Basis of Accounting

Results are prepared in accordance with International Financial Reporting Standards (IFRS) as issued by the International Accounting Standards Board (“IASB”) and endorsed by the European Union (“EU”), including, from 2020, application of portfolio fair value hedge accounting for non-maturing deposits and fixed rate mortgages with pre-payment options (the “EU carve-out”).

Fair value hedge accounting under the EU carve-out is employed to minimise the accounting exposure to both positive and negative moves in interest rates in each tenor bucket thereby reducing the volatility of reported revenue from Treasury activities.

For the three-month period ended March 31, 2023, application of the EU carve-out had a negative impact of € 97 million on profit before taxes and of € 70 million on profit. For the same time period in 2022, the application of the EU carve-out had a positive impact of € 139 million on profit before taxes and of € 106 million on profit.

The Group’s regulatory capital and ratios thereof are also reported on the basis of the EU carve-out version of IAS 39. For the three-month period ended March 31, 2023, application of the EU carve-out had a negative impact on the CET1 capital ratio of about 2 basis points and a positive impact of about 3 basis points for the same time period in 2022.  

In any given period, the net effect of the EU carve-out can be positive or negative, depending on the fair market value changes in the positions being hedged and the hedging instruments.

Use of Non-GAAP Financial Measures

This report and other documents we have published or may publish contain non-GAAP financial measures. Non-GAAP financial measures are measures of our historical or future performance, financial position or cash flows that contain adjustments that exclude or include amounts that are included or excluded, as the case may be, from the most directly comparable measure calculated and presented in accordance with IFRS in our finan­cial statements.

Examples of our non-GAAP financial measures, and the most directly comparable IFRS financial measures, are as follows:

Non-GAAP Financial Measure

Most Directly Comparable IFRS Financial Measure

Profit (loss) attributable to Deutsche Bank shareholders, Profit (loss) attributable to Deutsche Bank shareholders and additional equity components Profit (loss) before tax based on pro rata bank levies, Profit (loss) after tax based on pro rata bank levies

 Profit (loss) before tax

 Revenues excluding specific items

 Net revenues

Cost/income ratio based on pro-rata allocation of bank levies

Cost/income ratio

Adjusted costs, Adjusted costs excluding bank levies, Adjusted costs excluding bank levies adjusted for FX movements

Noninterest expenses

Net assets (adjusted)

Net assets

Tangible shareholders’ equity, Average tangible shareholders’ equity, Tangible book value, Average tangible book value

Total shareholders’ equity (book value)

Post-tax return on average shareholders’ equity (based on profit (loss) attributable to Deutsche Bank shareholders after AT1 coupon), Post-tax return on average tangible shareholders’ equity, post-tax return on average tangible shareholders’ equity based on pro rata bank levies

Post-tax return on average shareholders’ equity

Tangible book value per basic share outstanding, Book value per basic share outstanding

Book value per share outstanding

Specific revenue items generally fall outside the usual nature or scope of the business and are likely to distort an accurate assessment of the divisional operating performance.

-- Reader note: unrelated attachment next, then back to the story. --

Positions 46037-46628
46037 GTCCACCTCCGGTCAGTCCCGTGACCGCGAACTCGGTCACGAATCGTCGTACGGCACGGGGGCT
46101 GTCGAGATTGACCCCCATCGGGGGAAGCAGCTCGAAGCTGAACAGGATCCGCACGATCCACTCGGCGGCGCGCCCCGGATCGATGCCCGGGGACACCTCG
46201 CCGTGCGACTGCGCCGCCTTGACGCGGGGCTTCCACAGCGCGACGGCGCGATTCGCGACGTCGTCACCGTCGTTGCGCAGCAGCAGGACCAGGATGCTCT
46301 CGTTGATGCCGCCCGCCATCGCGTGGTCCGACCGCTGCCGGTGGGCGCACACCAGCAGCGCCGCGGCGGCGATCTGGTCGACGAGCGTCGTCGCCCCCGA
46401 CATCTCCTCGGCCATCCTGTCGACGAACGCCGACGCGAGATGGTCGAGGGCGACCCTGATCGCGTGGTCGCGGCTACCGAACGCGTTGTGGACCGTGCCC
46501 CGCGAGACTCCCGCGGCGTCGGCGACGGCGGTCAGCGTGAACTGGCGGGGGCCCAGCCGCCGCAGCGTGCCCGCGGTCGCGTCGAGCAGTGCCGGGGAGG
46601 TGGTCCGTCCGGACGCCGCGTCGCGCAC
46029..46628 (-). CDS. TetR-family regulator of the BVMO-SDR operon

Revenues on a currency-adjusted basis are calculated by translating prior period revenues that were generated in non-euro currencies into euros at the foreign exchange rates that prevailed during the current period. These adjusted figures, and period-to-period percentage changes based thereon, are intended to provide information on the development of underlying business volumes.

Adjusted costs are calculated by deducting (i) impairment of goodwill and other intangible assets, (ii) net litigation charges and (iii) restructuring and severance (in total referred to as nonoperating costs) from noninterest expenses under IFRS.

ESG Classification

We defined our sustainable financing and investment activities in the “Sustainable Financing framework – Deutsche Bank Group” which is available at Given the cumulative definition of our target, in cases where validation against the Framework cannot be completed before the end of the reporting quarter, volumes are disclosed upon completion of the validation in subsequent quarters.

In Asset Management DWS introduced its ESG Product Classification Framework (“ESG Framework”) in 2021 taking into account relevant legislation (including Regulation (EU) 2019/2088 – SFDR), market standards and internal developments. The ESG Framework is further described in the Annual report 2021 of DWS under the heading ”Our Product Suite – Key Highlights / ESG Product Classification Framework” which is available at There is no change in the ESG Framework in the first quarter of 2023. DWS will continue to develop and refine its ESG Framework in accordance with evolving regulation and market practice.

We have measured the carbon footprint of our corporate loan portfolio in accordance with the standards laid out in our publication “Towards Net Zero Emissions” (March 2022) available here. In doing so we used in part information from third-party sources that we believe to be reliable, but which has not been independently verified by us, and we do not represent that the information is accurate or complete. The inclusion of information contained in this release should not be construed as a characterization regarding the materiality or financial impact of that information.

If emissions have not been publicly disclosed, these emissions may be estimated according to the Partnership for Carbon Accounting Financials (PCAF) standards. For borrowers whose emissions have not been publicly disclosed, we estimate their emissions according to the PCAF emission factor database. Since there is no unified source of carbon emission factors (including sustainability-related database companies, consulting companies, international organizations, and local government agencies), the results of estimations may be inconsistent and uncertain.

We reserve the right to update its measurement techniques and methodologies in the future.